The winglet and red navigation light on the wing tip of a South African Airways Boeing 747-400
Many aircraft types, such as the Lockheed Super Constellation shown here, have fuel tanks mounted on the wing tips, commonly called tip tanks
The wing tip of a Quad City Challenger II, formed with an aluminum bow
The wing tip of a Grumman American AA-1, showing its Hoerner style design
A Piper PA-28 Cherokee with winglets
Wingtip mounted engines

A wing tip (or wingtip) is the part of the wing that is most distant from the fuselage of a fixed-wing aircraft.

Because the wing tip shape influences the size and drag of the wingtip vortices, tip design has produced a diversity of shapes, including:

Winglets have become popular additions to high speed aircraft to increase fuel efficiency by reducing drag from wingtip vortices. In lower speed aircraft, the effect of the wingtip shape is less apparent, with only a marginal performance difference between round, square, and Hoerner style tips[1] The slowest speed aircraft, STOL aircraft, may use wingtips to shape airflow for controllability at low airspeeds.

Wing tips are also an expression of aircraft design style, so their shape may be influenced by marketing considerations as well as by aerodynamic requirements.

Wing tips are often used by aircraft designers to mount navigation lights, anti-collision strobe lights, landing lights, handholds, and identification markings.

Wing tip tanks can act as a winglet and distribute weight more evenly across the wing spar.

On fighter aircraft, they may also be fitted with hardpoints, for mounting drop tanks and weapons systems, such as missiles and electronic countermeasures. Wingtip mounted hose/drogue systems allow Aerial refueling of multiple aircraft with separation.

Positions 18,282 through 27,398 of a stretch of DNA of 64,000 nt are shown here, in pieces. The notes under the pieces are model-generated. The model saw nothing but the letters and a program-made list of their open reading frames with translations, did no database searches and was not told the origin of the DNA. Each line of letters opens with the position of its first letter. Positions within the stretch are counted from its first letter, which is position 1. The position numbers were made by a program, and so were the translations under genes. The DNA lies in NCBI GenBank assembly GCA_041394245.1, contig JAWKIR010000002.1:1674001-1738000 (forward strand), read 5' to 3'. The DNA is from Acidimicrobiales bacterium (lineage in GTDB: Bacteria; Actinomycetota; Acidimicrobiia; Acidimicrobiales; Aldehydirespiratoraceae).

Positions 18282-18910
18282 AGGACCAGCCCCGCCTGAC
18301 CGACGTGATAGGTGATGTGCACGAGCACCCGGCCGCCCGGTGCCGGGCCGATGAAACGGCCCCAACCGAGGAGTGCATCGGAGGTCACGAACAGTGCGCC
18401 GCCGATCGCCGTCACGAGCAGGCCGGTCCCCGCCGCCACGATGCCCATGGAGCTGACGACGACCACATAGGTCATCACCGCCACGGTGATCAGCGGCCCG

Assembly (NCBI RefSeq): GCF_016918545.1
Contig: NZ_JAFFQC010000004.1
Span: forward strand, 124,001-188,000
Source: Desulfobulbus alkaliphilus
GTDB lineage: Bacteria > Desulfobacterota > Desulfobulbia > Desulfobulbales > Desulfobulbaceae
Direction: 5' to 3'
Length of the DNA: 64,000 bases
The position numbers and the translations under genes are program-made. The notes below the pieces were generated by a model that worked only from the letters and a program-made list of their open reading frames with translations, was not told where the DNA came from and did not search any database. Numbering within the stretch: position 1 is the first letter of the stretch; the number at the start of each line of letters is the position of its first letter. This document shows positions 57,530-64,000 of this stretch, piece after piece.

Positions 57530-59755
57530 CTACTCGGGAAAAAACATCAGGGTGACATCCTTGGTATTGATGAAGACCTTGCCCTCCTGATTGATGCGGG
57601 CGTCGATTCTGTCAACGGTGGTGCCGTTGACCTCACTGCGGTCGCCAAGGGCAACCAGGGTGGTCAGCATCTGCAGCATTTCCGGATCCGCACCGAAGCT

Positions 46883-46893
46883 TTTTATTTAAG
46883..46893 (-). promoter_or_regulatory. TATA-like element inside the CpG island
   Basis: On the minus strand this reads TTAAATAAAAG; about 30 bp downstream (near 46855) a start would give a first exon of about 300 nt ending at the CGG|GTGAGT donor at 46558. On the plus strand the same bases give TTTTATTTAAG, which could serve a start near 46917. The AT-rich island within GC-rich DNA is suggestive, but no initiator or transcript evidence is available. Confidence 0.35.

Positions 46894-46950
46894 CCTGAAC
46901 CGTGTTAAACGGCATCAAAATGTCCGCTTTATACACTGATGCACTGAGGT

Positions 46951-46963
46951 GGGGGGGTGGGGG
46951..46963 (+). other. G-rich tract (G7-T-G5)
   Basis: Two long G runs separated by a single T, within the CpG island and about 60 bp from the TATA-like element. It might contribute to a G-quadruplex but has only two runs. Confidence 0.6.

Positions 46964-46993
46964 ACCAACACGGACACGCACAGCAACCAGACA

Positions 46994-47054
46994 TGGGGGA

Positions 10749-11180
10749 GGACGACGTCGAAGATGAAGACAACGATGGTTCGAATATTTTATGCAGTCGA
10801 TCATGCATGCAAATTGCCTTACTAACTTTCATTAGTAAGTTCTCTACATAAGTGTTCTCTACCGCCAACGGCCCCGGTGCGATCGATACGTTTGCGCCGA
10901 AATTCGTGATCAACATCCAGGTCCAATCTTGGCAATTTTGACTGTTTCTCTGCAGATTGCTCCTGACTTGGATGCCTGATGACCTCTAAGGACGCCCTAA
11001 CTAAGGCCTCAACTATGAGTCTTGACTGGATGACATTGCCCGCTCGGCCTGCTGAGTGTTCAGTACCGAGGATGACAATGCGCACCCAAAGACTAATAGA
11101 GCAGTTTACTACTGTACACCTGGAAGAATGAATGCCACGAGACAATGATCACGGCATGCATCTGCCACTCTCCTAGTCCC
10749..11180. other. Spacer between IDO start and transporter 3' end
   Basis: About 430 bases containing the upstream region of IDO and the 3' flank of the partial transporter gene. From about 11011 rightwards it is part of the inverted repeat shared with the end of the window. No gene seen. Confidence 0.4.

Aerobatic aircraft use wingtip mounted crosses for visual attitude reference. Wingtip mounted smoke systems and fireworks highlight rolling aerobatic maneuvers. Some airshow acts feature the pilot touching or dragging the wingtip along the ground.

Aircraft with a single main landing gear or very high aspect ratio wings such as gliders, may place small landing gear in the wingtips. Some uncommon designs, like the Rutan Quickie, and Convair XFY placed the main landing gear in the wingtips. Some early World War I aircraft used wooded skids on the wingtips to minimize damage on ground looping incidents.

Several amphibious aircraft such as the Consolidated PBY Catalina, use retractable wingtips as floats.

Moveable wingtips can affect the controlability of a wing. Wing warping the ends of the wing, produced roll control on the earliest of aircraft such as the Wright Flyer. The North American XB-70 Valkyrie raised and lowered its wingtips in flight to adjust its stability in supersonic and subsonic flight.

Wingtips can also house the power plant or thrust of an aircraft. The EWR VJ 101 used tip mounted jets, the V-22 uses tilting wingtip mounted engines, and the Harrier uses wingtip thrust for stability while hovering.

Rotary wing aircraft wingtips may be swept or curved to reduce noise and vibration. Some rotary wing aircraft place their propulsion in wingtip tip jets.

Folding wingtips

Main article: Folding wing

Due to limited space within naval vessels, many naval aircraft possess folding wings and wingtips for storage purposes, minimizing the area they occupy within the ship's hangar. Some aircraft operated on land may possess a similar mechanism to allow them to fit within a small, often reinforced, hangar.

The Boeing 777X will feature 3.5 m (11 ft) folding wingtips supplied by Liebherr Aerospace from Lindenberg. The mechanism was demonstrated for Aviation Week at the Boeing Everett Factory in October 2016. The folding takes 20 seconds to complete.[citation needed]

See also


  1. ^ "Comparison Of Square, Round, And Hoerner Wing Tips". Sport Aviation. February 1971.